One area he said he appreciates the legislature recognizing is mental health, which he sees as an example of a greater awakening in society to an understanding of the need for more help in this area.
“We even hear about it in discussions around the Minneapolis teachers’ strike. They realize the importance of mental health care, even for children, and the importance of intervening early and providing people with the resources they need. So I’m glad the legislature sees that, and society realizes more of it so we can try to fix it.
The chief said the programs in place to integrate social workers into police services for mental health calls are what they need. He would like to see these programs now fully funded so that they have both the tools and the resources they need to do their job.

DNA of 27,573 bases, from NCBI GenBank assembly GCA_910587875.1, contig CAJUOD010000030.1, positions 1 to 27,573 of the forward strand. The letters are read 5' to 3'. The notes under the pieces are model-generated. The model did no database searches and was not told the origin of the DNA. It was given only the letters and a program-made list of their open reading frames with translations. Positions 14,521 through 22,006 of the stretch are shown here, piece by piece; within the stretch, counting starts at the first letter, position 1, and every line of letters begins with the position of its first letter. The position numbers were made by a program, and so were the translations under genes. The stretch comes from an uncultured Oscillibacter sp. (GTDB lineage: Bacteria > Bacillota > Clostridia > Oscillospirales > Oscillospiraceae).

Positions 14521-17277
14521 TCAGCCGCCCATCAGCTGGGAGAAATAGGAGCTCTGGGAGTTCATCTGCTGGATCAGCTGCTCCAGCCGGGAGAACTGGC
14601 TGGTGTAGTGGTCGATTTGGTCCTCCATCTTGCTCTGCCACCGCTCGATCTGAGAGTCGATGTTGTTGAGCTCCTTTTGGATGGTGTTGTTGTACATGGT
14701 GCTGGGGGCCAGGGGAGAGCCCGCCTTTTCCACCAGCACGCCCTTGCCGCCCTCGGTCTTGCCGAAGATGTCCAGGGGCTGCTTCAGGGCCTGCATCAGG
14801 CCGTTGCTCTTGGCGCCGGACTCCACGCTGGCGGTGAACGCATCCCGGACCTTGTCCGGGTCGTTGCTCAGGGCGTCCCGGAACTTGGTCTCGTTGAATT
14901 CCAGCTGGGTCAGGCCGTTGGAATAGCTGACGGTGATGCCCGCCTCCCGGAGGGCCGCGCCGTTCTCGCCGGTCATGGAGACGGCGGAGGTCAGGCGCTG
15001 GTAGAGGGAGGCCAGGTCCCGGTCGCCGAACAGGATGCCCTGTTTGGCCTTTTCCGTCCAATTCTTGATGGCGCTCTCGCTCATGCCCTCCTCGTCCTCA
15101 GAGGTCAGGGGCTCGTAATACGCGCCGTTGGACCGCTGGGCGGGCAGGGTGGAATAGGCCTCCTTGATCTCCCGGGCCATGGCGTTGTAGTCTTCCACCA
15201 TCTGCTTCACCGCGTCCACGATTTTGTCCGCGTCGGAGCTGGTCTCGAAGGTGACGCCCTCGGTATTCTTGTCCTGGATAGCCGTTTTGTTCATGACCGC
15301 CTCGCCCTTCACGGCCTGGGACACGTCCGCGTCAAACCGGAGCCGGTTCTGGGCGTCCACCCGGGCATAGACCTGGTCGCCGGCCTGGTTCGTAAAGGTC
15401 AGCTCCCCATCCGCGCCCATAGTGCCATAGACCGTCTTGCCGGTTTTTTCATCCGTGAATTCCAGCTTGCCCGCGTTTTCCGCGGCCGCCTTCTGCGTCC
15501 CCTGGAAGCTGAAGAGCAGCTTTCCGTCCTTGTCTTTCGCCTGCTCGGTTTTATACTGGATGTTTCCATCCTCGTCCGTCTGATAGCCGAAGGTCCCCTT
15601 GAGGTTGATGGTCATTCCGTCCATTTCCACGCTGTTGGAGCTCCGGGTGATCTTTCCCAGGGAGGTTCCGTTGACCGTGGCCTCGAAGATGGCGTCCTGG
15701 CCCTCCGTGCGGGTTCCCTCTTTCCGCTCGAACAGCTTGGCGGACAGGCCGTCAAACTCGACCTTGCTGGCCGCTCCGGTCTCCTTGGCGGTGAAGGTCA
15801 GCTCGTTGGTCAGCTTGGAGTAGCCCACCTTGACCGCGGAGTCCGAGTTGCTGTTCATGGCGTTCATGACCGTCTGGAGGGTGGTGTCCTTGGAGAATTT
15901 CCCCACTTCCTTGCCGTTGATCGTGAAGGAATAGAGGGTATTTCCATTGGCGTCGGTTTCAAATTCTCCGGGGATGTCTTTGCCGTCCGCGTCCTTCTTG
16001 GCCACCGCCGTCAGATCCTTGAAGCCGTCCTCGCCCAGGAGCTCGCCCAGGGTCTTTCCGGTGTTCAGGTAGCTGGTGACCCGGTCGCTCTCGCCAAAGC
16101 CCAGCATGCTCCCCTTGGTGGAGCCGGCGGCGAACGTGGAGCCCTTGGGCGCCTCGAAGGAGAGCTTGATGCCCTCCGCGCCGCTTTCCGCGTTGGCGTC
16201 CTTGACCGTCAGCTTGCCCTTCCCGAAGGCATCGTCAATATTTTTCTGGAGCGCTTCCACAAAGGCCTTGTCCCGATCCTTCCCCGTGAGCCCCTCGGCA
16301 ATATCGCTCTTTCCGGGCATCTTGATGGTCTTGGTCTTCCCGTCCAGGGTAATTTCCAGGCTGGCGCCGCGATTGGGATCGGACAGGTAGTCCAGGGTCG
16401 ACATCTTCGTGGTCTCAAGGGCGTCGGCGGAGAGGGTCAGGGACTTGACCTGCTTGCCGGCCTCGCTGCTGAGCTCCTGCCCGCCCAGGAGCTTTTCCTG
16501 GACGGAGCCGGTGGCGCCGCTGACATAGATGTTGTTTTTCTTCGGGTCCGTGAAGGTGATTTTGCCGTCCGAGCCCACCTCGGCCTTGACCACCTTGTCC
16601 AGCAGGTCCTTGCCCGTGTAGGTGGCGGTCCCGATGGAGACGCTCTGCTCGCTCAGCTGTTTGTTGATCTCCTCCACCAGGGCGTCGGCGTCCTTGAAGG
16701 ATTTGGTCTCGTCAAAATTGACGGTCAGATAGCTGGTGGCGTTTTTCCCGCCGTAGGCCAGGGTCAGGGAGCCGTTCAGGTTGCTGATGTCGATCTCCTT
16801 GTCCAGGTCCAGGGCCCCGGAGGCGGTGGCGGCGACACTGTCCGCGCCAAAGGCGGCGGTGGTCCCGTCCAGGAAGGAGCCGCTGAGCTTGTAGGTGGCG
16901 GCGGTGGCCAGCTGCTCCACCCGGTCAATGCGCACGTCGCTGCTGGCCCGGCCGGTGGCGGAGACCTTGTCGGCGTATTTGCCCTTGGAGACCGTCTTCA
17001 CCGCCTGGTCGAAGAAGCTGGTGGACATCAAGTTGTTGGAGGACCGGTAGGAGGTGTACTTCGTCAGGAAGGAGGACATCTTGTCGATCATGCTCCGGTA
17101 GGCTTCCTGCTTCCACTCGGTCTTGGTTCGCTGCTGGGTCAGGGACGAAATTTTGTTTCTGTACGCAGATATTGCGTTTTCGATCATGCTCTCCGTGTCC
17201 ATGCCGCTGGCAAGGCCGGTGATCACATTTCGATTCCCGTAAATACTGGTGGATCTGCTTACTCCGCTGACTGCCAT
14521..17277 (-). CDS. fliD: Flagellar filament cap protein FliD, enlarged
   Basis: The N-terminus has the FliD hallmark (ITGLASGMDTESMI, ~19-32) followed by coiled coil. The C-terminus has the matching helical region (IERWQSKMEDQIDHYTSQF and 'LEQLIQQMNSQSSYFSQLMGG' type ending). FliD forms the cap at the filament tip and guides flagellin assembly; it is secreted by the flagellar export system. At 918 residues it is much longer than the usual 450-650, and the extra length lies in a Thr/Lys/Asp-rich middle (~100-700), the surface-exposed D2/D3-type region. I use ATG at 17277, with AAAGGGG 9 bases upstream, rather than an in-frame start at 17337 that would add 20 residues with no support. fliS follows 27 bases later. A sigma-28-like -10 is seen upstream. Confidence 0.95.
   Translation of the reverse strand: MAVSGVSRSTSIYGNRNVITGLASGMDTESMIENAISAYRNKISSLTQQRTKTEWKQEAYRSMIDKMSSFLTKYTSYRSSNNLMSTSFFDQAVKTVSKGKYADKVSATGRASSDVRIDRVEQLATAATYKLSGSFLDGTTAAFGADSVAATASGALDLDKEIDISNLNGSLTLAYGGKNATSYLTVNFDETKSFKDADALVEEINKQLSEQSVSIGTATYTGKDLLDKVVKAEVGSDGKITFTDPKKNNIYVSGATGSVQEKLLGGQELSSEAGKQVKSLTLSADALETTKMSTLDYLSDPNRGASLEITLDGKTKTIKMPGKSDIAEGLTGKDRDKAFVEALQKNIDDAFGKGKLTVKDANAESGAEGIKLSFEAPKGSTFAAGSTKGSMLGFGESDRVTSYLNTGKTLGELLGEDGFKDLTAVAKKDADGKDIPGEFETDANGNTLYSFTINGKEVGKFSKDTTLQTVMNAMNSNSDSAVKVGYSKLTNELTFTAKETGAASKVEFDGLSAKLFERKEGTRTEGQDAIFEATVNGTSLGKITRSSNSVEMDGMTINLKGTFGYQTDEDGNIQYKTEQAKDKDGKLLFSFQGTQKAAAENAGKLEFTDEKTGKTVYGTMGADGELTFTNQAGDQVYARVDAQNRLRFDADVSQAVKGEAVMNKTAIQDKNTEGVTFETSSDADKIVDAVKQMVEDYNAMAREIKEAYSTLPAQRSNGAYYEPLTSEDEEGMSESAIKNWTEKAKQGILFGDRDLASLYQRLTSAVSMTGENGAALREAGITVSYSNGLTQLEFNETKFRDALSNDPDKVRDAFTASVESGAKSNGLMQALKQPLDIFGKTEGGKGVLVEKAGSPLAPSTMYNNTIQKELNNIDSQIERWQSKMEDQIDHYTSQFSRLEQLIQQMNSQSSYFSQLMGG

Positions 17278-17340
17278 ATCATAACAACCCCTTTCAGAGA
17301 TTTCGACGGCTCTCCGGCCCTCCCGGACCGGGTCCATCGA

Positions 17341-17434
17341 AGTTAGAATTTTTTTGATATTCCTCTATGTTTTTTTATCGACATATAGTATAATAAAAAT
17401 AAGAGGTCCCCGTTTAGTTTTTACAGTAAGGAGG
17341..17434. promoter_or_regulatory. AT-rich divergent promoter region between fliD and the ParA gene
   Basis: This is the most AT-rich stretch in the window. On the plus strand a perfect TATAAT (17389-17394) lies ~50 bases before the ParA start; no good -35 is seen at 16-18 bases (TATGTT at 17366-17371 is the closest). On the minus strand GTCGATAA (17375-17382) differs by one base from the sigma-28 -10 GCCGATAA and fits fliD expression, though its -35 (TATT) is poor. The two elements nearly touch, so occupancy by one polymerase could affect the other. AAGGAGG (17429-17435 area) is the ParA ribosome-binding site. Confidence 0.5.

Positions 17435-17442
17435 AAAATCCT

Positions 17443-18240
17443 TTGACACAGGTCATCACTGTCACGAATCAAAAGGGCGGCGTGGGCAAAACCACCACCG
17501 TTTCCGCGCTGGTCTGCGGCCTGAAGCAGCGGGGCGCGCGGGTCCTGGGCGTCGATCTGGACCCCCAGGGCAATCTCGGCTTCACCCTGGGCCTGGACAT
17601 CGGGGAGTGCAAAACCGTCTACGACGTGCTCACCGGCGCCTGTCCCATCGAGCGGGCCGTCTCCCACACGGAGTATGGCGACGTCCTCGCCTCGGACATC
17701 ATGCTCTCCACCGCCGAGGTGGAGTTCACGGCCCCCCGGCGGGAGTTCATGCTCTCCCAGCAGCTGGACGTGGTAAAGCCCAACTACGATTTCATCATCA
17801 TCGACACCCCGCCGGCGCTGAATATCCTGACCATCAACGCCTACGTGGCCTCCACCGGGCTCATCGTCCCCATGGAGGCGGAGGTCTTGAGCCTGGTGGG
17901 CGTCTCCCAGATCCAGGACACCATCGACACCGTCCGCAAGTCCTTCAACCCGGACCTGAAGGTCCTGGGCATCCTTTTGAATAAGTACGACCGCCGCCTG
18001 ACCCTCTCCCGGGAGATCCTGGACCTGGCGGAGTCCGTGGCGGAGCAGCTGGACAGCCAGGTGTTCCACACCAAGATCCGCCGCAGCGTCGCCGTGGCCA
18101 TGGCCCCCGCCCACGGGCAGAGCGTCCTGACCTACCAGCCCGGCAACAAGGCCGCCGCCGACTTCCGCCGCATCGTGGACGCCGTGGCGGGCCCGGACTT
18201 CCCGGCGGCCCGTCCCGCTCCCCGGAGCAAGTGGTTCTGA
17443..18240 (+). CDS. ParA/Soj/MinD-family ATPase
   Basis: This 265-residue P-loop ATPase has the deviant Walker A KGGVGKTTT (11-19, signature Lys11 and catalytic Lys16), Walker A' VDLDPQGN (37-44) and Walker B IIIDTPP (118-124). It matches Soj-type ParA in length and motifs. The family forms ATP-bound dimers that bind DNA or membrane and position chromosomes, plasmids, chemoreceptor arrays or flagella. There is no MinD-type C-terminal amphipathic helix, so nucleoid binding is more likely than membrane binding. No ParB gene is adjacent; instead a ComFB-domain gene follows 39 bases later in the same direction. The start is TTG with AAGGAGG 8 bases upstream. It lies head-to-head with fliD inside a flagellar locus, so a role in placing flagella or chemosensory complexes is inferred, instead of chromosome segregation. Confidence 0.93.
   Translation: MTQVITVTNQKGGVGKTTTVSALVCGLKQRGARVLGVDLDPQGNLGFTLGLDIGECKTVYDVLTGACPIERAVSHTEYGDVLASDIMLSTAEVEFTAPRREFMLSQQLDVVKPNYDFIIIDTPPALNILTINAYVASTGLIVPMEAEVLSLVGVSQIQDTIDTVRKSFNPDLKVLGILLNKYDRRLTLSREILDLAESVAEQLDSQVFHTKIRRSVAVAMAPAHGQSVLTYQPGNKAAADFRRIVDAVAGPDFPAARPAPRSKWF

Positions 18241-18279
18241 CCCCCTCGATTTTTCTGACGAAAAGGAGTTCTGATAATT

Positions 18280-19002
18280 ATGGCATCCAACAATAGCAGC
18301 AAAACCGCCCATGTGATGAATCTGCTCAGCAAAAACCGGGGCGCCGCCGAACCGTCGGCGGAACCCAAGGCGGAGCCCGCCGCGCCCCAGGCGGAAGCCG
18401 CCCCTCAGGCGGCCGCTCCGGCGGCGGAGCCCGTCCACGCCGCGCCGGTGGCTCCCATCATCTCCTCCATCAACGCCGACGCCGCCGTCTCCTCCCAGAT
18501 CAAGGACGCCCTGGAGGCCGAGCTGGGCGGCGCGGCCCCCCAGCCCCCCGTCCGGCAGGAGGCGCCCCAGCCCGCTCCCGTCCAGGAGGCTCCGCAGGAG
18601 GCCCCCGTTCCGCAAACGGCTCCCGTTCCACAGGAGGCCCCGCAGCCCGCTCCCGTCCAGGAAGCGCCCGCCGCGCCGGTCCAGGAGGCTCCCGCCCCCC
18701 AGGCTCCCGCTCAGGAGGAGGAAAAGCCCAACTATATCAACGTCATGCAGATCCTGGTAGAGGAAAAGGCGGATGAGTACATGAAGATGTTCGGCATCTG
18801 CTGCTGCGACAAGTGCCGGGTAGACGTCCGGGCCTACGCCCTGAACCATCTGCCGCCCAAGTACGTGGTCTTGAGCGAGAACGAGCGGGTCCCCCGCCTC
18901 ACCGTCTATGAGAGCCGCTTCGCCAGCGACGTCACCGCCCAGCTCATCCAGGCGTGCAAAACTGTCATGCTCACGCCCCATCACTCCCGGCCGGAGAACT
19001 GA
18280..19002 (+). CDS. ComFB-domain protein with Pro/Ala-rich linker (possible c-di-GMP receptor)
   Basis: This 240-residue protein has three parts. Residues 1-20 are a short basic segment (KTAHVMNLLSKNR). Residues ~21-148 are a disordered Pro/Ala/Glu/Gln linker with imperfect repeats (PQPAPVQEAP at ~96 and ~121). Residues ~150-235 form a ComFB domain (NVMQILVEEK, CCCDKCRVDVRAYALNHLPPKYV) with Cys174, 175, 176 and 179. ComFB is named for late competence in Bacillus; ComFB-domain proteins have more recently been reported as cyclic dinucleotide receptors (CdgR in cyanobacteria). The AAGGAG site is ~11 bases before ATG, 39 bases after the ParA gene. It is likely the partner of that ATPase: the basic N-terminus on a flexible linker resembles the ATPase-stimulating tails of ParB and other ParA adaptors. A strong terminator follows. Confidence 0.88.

Jeff Johnson’s full conversation with Northfield Police Chief Mark Elliott can be heard here
Lippert says DFL focused on helping ‘all’ Minnesotans
As the 2022 legislative session progresses, the positions of the Republican-led Senate, the DFL-led House of Representatives and
Governor on what to do with the state’s record $9.9 billion budget surplus become crystal clear. All three parties are putting down roots, and none of the three parties seem to have much agreement on what to do.
State Rep. Todd Lippert said his party focused on unfinished business from the 2021 legislative session of offering bonuses to frontline workers during the pandemic. A month ago, the DFL-run House passed an additional $750,000 to expand the pool of those receiving $1,500 checks to 770,000 people in the state. The DFL would also like to contribute $1 billion to the Unemployment Insurance Trust Fund, which is deeply in debt and has caused an employment tax hike in Minnesota.